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Guest column | Jerry Cowling

Could you hunt and kill your food to survive?

I don't think I ever really went hunting. I have vague memories of once standing on a deserted country road and my father helping me shoot a rifle at some old cans. I recall walking through the woods as my father shot squirrels and rabbits, but that's just about it.

At the time I didn't make the connection that the bloody, furry object on the ground had once been alive, just like it didn't seem to sink in what was actually going on when the headless chicken ran around the yard until it fell over dead in the bushes. I thought it looked funny and was proud of the fact that I was the only one small enough to crawl into the bushes to retrieve the chicken's body.

I went fishing with my father but neither one of us ever caught much. I think my father used fishing as an excuse to sit on the river bank by himself and not talk to anybody. I liked to prowl through the woods better than fishing. I never could keep the bait on the hook as I was casting the line. A few times I tried to convince my father to let me try to keep the fish alive as a pet after it had been put in the bait bucket on the way home, but he said no.

Then my mother died when I was 14, and Dad never went fishing again, never hunted and stopped raising chickens in the back yard. From that time forward the only dead animals we ate came from the supermarket, and at that point there was no connection between the slab of meat and anything that looked like it had been alive.

In the last few months a lot of movies have been coming out about the end of civilization, 2012, The Road and The Book of Eli among others. For some reason, just because the Mayans ran out of room on the big round stone for their calendar, some people think they were predicting the end of the word. I just think they were predicting the people in 2012 would need another stone for the next calendar.

In these movies we have people jumping in airplanes to fly off, swerving a lot in the air to miss collapsing skyscrapers, or people getting their trusty rifles, grabbing their kids and drudging down the road to someplace better, fighting off the barbarians along the way.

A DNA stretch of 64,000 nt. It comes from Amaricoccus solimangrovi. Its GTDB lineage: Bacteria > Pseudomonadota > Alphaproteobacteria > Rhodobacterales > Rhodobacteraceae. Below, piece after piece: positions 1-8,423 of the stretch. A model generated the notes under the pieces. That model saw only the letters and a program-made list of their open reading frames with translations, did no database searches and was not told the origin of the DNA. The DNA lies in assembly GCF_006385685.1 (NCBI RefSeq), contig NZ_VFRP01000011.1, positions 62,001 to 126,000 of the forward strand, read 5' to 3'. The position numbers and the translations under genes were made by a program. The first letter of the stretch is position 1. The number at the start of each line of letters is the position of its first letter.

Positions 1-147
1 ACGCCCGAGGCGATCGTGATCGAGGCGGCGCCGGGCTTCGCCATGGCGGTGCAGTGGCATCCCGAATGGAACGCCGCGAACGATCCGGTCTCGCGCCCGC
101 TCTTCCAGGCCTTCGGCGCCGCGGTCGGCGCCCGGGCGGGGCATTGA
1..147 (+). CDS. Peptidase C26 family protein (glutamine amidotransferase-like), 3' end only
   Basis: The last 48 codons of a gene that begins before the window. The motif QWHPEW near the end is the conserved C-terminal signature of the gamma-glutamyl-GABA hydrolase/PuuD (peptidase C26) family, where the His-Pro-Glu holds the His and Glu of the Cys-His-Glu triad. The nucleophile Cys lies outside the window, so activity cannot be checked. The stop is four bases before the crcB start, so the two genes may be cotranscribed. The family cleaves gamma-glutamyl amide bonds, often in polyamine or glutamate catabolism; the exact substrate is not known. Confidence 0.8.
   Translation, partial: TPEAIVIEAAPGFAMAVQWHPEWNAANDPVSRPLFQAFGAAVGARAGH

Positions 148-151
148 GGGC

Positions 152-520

If we want to get biblical about all this, we could safely say the world was not coming to an end in 2012 because the prophets said no one would know when the Lord was coming back, something about a thief coming in the middle of the night.

But in the event all this apocalyptic talk were right, I began to wonder if I could ever go back to a mind set of being able to kill an animal to eat it. Could I ever be a hunter? Could I shoot the brains out of an animal? Could I slit its throat? I'm in the group of somewhat hypocritical eaters who love their meat but disdain the thought of killing the animals.

If civilization took a dramatic turn for the worse and we all became responsible for hunting or gathering our own food, I think I could turn vegetarian fairly easily. Maybe I could still behead a fish or two, if I were lucky enough to catch one in the first place.

And then I remember all the pills I have to take to keep the cholesterol down and my blood pressure down and to help me sleep, and to keep my acid reflux under control. If society collapsed, I couldn't afford, let alone find, the medications that are keeping me alive. Within a few months I'd probably die of a heart attack anyway, then I wouldn't have to fret that we'd all become barbarians.

In the meantime, I'll enjoy myself and go hunting for some bargains at the supermarket.

Jerry Cowling is a free lance writer and storyteller living in Brooksville.

Could you hunt and kill your food to survive? 01/30/10 [Last modified: Saturday, January 30, 2010 11:58am]
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